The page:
Working with the parts and relics of the deceased in a spiritual fashion is a form of ecstatic union, connecting on a deeper level with the underlying spiritual current permeating what most conceive as “reality” (Kalunga is what would come to mind to the Palo practitioner).  At its most superficial I’d describe it as a form of psychometry, but what it really is is taking on the role of the psychopomp.  That itself takes on different manifestations, however.  A dog and a crow are both psychopomps, but both are shaped differently from one another and behave and function in their own unique fashions.  This also largely depends on who you are and what you are working with.  Not everyone is capable of being a psychopomp.  Taking on such a task without the mental or spiritual fortitude can manifest itself in mental imbalance, among other unpleasant things.  I’ve seen this numerous times over the course of years in my work with the dead, but I’m not here to tell stories of specifics, but to offer a general idea of what this kind of work entails, and the job I perform personally.

What do I mean when I say “relics of the dead”?  This could count as anything that is left behind at the moment of death, or relating in some way to the passing of an animal (be it human or nonhuman).  Similar to the Catholic understanding of relics, these take primary and secondary forms.  A primary relic would be the skin, hair, bone, nail or any other physical remnant of the direct body.  A secondary relic would be various items such as pieces of clothing, reliquaries, graveyard dirt and so on.  I’ve worked with relics of all kinds: animal bone, skin, blood, soft tissue, crematory ash, graveyard dirt, and numerous other items.  Each of these things have different attributes, spiritual imprinting, and function.  To keep things simple, I’ll start with the differences in spiritual function between animal bone and animal skin.

In my long experience, the deepest and longest-lasting spiritual connection one can find is within bone, particularly the skull.  While fur and leather and soft tissue decays and dissolves, bone will endure for much longer and serves as a lasting foundation and record of the animal (whether human or nonhuman) that once lived.  Numerous animistic cultures and spiritual traditions throughout the world make use of the skull as the primary focal point for spirit and for the personalities, thoughts and perceptions of the once-living animal.  It is the sum total of all wisdom, knowledge, experience and sensation, which is why skulls were so revered and held highest of all the remains of the dead in numerous animist cultures and societies. In Regla de Palo, skulls make up a very important part of various ritual workings and spiritual tech.  This has been the basic premise for a great many headhunter societies whose primary goal was to capture the head of the enemy and gain control over the fallen enemy’s soul.  The bones and particularly the skulls of the ancestors received similar preparation and treatment.  An example of this is the story of Odin and Mimir, when Odin preserves the head of the fallen sage through the use of various herbs and incantations, seating the soul within the decapitated head and accessing the wisdom and memory within.  The severed head proffers wisdom and knowledge to Odin.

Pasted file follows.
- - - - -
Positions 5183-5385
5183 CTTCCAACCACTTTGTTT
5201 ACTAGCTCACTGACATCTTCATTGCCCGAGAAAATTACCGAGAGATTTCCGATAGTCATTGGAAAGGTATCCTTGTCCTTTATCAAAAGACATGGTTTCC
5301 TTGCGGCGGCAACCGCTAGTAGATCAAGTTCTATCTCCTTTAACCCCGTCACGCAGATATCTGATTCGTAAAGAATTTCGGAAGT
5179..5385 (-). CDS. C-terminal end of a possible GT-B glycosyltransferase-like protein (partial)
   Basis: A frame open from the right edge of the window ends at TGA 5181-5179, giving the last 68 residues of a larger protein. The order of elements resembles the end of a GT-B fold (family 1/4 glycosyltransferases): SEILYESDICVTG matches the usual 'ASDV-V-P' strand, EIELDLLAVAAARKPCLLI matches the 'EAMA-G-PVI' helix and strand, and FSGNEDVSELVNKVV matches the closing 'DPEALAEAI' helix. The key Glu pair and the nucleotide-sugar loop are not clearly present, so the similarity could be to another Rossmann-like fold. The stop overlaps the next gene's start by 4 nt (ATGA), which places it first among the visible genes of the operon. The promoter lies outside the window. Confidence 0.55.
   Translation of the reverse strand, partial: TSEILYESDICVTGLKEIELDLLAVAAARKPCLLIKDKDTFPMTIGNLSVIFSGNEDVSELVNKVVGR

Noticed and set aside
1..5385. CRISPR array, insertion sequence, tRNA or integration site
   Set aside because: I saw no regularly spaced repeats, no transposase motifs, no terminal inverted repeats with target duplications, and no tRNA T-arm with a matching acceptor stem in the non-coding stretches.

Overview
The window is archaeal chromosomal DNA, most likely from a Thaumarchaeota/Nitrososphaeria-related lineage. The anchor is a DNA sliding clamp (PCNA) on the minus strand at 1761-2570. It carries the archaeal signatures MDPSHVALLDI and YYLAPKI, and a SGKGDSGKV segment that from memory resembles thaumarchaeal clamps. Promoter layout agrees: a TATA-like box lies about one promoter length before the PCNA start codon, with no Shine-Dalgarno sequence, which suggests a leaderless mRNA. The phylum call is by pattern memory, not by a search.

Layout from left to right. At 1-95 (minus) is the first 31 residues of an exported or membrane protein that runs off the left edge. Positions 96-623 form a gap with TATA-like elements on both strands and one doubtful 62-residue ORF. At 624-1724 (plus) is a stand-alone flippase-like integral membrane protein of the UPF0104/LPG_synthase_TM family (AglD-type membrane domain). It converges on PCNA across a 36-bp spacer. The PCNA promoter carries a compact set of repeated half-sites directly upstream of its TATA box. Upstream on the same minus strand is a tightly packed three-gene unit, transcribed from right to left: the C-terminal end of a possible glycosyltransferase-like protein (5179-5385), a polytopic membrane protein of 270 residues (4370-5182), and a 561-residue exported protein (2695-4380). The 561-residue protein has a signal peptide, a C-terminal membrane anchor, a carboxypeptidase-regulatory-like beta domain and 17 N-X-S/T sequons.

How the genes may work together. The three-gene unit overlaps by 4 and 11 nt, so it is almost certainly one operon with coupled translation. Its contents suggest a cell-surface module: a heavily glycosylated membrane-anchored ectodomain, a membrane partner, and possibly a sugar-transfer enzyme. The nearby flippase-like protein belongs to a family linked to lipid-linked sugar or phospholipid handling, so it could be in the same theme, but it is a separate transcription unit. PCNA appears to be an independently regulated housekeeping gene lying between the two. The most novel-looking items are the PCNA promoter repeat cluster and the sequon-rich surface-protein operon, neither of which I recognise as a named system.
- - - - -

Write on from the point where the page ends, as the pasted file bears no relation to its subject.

Animal skins and hides also make up a significant part of animistic practice and tech that involves psychopomp work.  The skin is a very intimate part of the body, and is the external expression of ourselves, the organ by which we sense the world around us.  Skin-to-skin contact is a very powerful form of connection and energy transferral.  Much has been written about skinwalkers, berserkergangr (bear-shirt), and the shaman and his or her ritual cloak of shapeshifting.  The skin or hide of an animal, especially when ritually prepared, is a powerful tool by which the animist or spirit-technician can interface with the spirit and energies of that particular animal.  To give you an example of how powerful an animal skin can be, sometimes the simple act of draping one over a person can cause them to “go under” or become posessed by the animal’s spirit or energy.  Animal skins can also be used as containers or coverings for the storage and transport of ritual and holy objects or items, or mediums on which spells, sigils and so on can be written upon.  The spiritual charge within the skin or hide amplifies the work being done.

There are numerous examples of the above given, and I’ll write more on specifics later on.  Part of what I do is fulfill the role of ‘sacred scavenger’, which means finding and preparing nature’s relics and artifacts to be used in a spiritual or ritually meaningful way.  My methods range anywhere from scavenging roadkill to procuring tannery and furrier rejects to seeking out lost and overlooked treasures in antique stores, junk shops and estate sales, and the search itself is just as sacred.  Part of my search involves meditation, prayer and offerings to the animal I wish to work with (either personally or for a contact or client seeking my assistance), and usually it will present itself in some form.  An old skin in a junk shop, a skull at an estate sale, or a pile of bones in the forest.  Serendipity and ‘coincidence’ make up a large part of this–what many occult practitioners call synchronicity.

I’ll write more on this later, when my migraine isn’t kicking my ass.  Hopefully with pictures.  Folks do love pictures.  Keep up the great Work all!